Need For The Fellowship

While women constitute the vast majority of mid-level leaders in healthcare delivery, there is a noted shortage of female leadership in the C-suite. Our Fellowship aims to aid and empower women leaders in health in order to  bridge the gap and transform health as we know it for good.

The important need for additional women leaders, both in industry and in health, has been underscored by countless studies conducted by McKinsey’s Global Institute, the World Economic Forum at Davos, Bain, Rock Health, the Health Care Advisory Board, the Bureau of Labor, and more. 

These reports substantiate the clear benefits of seeing more women in wide-ranging leadership positions. Yet despite such broad and overarching agreement on the matter, women continue to remain at a stark disadvantage in all domains of the health field. We work to empower extraordinary women leaders in health to take a much-deserved seat at the table.


Women in health by the numbers

 

78% 

78% of the entire healthcare workforce
is comprised of women; yet women
are significantly underrepresented
as CEOs across health industries.

U.S. Department of Labor. General Facts on Women and Job Based Health. Retrieved July 10, 2013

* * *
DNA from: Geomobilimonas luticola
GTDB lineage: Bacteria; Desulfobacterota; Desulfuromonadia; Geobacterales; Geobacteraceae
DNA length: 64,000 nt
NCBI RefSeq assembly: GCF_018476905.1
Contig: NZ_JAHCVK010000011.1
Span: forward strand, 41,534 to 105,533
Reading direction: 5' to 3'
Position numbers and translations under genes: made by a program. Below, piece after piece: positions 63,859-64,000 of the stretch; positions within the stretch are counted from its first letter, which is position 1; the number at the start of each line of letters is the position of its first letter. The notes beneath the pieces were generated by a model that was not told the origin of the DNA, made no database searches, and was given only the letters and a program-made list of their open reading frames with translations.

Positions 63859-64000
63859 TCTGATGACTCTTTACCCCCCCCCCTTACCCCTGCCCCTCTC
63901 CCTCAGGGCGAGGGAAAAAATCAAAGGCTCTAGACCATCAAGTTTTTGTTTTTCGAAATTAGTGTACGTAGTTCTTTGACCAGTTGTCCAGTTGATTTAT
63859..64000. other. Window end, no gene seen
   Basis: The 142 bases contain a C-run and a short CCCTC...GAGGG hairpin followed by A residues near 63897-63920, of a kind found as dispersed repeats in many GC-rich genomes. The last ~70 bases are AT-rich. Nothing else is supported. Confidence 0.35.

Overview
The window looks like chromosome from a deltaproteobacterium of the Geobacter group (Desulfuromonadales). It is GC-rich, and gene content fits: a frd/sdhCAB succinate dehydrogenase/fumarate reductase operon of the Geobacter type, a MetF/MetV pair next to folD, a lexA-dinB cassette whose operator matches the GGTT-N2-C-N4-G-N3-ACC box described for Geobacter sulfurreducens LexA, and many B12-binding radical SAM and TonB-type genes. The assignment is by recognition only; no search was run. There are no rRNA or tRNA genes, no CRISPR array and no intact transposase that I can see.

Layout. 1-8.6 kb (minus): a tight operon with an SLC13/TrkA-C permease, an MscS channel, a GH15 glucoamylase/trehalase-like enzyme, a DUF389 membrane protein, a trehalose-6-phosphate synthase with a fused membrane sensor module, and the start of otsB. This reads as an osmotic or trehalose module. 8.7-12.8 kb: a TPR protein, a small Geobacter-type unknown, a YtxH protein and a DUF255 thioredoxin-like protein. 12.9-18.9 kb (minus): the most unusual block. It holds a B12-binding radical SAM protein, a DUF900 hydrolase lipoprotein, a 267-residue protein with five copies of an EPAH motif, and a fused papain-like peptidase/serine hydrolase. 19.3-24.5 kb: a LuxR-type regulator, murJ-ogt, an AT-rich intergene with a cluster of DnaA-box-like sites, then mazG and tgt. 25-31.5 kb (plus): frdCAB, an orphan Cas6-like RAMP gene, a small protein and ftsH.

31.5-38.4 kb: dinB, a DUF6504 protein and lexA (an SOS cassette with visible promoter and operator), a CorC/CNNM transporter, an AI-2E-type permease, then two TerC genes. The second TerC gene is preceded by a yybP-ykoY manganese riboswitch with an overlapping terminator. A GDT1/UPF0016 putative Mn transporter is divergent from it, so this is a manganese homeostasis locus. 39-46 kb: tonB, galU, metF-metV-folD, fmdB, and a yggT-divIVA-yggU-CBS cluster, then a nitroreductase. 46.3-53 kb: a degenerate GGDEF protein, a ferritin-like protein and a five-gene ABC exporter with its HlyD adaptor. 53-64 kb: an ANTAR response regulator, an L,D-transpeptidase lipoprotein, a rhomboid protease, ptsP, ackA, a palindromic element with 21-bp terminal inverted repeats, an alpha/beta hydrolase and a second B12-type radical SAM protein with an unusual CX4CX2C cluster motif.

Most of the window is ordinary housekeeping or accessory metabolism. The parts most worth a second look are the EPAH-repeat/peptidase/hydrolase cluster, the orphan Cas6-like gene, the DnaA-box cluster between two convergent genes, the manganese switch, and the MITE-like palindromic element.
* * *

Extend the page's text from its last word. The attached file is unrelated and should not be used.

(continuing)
28%

28% Of hospital governance is represented by women – remarkably low given the role of Women Religious in sponsoring health systems.

Health Care Advisory Board Daily Briefing Blog. August 26, 2014

80%

80% of everyday healthcare decisions are made by women yet they are severely underrepresented in positions of leadership in the field.

U.S. Department of Labor. General Facts on Women and Job Based Health. Retrieved July 10, 2013

40

40 Years or more until women will reach parity with men in the boardroom, even at twice the current rate of filling seats.

According to the US Government Accountability Office - Bloomberg

In Academia, lower pay and fewer chairmanships for women physicians are thought to reflect implicit bias. Women physicians are encouraged to go into “gender appropriate” fields.
— Molly Carnes, MD, MS, Implicit Stereotype-based Bias: Potential Impact on Faculty Career Development, University of Wisconsin